India Now the World’s Third Biggest Generator of Solar Power

MAY 16, 2024

India added a record 13.7 gigawatts of power in the first quarter of 2024, with renewables accounting for 71.5% of the new additional capacity, according to the Institute of Energy Economics and Financial Analysis (IEEFA).

Most of the additional capacity from January to March was solar (62.1%) and wind (8.4%), the IEEFA said in its latest POWERup report, adding that these additions brought the country’s total power generation capacity to nearly 442 gigawatts (GW) by the end of March.

India installed a record solar capacity of 8.5 GW in the first quarter, when many projects came online, including a 1.6 GW project by Adani at Khavda in western Gujarat state.

India also boosted its nuclear power capacity with the commissioning of Unit 4 (700 MW) of the Kakrapar Atomic Power project in Gujarat on March 31, the agency said. That facility is run by Nuclear Power Corporation of India Ltd (NPCIL).

Meanwhile, India – like China – is still expanding its coal power production. It also added some 3,193 megawatts at five different power plants in Jharkhand, Tamil Nadu, Uttar Pradesh (2 sites) and Telangana during the first quarter.

IEEFA said that the additional coal power production was “one of the highest in recent quarters”. It took the total installed base of coal power to close to 218 GW, or 49.2% of India’s total power generation capacity.

Even with the coal capacity additions, the increasing number of renewable power installations over recent years has meant that the coal sector’s share of total power capacity “dropped under 50% for the first time,” IEEFA said.

This is well ahead of the Indian government’s target of 50% cumulative power generation capacity from non-fossil fuel sources by 2030, it noted.

India is likely to boost its power generation capacity from all sources until it meets its growing electricity demand, the agency said.

G7 nations to exit coal by 2035

The decline of coal’s share in the power sector is occurring in countries all around the world.

Energy ministers of the Group of Seven (G7) leading industrialized nations agreed in April to phase out all unabated coal power generation by 2035 to speed up the transition to clean renewable sources.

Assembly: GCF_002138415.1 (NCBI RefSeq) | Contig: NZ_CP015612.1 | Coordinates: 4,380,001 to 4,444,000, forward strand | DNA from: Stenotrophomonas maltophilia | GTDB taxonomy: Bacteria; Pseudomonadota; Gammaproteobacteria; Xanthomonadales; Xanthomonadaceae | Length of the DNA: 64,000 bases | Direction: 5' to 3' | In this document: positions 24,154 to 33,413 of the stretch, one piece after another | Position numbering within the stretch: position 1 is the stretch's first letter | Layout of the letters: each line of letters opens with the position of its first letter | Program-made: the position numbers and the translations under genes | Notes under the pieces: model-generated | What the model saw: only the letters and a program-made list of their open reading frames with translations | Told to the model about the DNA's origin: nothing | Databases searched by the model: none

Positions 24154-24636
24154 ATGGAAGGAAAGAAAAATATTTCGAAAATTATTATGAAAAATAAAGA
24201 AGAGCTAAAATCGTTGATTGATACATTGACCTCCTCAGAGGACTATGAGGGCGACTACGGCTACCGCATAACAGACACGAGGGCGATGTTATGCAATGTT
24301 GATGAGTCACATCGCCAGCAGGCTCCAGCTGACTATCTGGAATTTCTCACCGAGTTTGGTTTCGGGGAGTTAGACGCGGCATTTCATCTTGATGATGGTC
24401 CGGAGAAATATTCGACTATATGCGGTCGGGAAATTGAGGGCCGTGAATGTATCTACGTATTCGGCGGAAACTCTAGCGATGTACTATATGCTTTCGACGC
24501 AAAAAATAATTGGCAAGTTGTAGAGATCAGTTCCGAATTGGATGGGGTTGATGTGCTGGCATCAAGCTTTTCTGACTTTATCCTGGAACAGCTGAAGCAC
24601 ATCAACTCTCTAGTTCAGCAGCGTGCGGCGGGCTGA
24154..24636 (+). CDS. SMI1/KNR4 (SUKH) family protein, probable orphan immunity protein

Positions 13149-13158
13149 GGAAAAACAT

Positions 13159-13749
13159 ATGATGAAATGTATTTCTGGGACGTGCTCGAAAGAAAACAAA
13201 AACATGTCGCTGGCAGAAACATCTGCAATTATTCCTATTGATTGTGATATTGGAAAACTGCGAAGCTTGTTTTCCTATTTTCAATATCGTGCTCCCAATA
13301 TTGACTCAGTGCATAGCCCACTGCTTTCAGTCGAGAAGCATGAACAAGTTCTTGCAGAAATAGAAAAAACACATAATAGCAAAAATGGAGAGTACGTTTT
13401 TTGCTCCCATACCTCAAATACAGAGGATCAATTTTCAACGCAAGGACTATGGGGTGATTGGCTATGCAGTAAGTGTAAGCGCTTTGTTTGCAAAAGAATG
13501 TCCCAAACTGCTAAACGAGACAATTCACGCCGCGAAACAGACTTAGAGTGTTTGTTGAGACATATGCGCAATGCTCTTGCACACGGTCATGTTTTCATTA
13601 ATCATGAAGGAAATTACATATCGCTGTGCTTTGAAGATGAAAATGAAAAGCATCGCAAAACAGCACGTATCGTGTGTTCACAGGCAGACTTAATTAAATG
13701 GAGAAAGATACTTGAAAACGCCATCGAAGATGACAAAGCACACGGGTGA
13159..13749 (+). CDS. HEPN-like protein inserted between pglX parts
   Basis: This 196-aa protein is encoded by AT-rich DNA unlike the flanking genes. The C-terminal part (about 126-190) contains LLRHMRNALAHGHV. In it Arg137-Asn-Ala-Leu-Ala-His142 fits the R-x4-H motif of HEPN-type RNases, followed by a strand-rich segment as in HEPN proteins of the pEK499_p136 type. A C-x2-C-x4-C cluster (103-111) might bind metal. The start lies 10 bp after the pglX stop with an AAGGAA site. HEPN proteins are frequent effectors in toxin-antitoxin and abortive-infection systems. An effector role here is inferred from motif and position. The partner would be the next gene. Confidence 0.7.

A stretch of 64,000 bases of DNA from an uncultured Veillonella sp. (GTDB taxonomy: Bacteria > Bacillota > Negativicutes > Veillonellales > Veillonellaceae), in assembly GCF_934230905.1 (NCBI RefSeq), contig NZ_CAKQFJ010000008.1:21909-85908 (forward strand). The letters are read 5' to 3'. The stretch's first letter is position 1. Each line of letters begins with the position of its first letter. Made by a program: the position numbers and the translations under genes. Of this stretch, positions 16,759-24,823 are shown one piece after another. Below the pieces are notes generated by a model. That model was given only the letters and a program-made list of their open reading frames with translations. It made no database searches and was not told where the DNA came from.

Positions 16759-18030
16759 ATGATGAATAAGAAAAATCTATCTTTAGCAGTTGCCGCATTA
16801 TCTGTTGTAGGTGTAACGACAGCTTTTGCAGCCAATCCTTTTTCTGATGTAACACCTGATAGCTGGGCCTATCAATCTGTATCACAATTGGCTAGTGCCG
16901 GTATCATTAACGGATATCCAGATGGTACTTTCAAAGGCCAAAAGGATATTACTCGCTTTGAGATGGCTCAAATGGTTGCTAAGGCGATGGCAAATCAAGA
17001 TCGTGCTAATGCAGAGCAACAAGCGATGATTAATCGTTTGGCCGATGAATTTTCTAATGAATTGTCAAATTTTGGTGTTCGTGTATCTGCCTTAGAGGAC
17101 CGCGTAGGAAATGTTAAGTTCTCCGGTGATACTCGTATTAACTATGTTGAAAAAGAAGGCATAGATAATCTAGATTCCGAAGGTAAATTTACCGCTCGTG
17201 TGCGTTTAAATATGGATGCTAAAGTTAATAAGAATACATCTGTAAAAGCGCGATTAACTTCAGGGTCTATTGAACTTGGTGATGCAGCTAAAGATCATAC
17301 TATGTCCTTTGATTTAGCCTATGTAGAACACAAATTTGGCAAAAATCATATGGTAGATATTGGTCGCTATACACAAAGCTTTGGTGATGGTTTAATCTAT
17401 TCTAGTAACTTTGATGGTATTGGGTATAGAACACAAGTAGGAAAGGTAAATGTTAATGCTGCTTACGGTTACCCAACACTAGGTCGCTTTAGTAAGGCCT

But India is now seen as making bigger strides towards the goal of net-zero greenhouse gas emissions.

In 2023 it became the world’s third largest generator of solar energy, behind only China and the US, according to Ember’s Global Electricity Review released early this month.

In 2023 coal was still the dominant source of power, generating over 70%, while solar generated close to 6%. The latter figure is impacted by adverse weather conditions in some parts of the country, but likely to rise rapidly once new projects are linked to national grids.

Tenders for a record 69 gigawatts of renewable energy have been issued across the country for the 2024 fiscal year, which is above the Modi government’s target (50 GW), IEEFA said.

“After a slump from 2019 to 2022 due to supply-chain issues and global price spikes brought on by the Covid-19 pandemic and Russia’s invasion of Ukraine, the market has rebounded and gone from strength to strength,” Vibhuti Garg, IEEFA director for South Asia, said.

“There is strong investor interest in the Indian utility-scale renewable energy market. The primary reasons are the large-scale potential for market growth, central government support in terms of targets and regulatory frameworks, and higher operating margins.”

Solar was the world’s fastest-growing electricity source for the 19th straight year in 2023, adding more than twice as much new electricity as coal last year.

Three-quarters of the world’s solar power growth is occurring in China, the US, Brazil and India, the IEEFA said.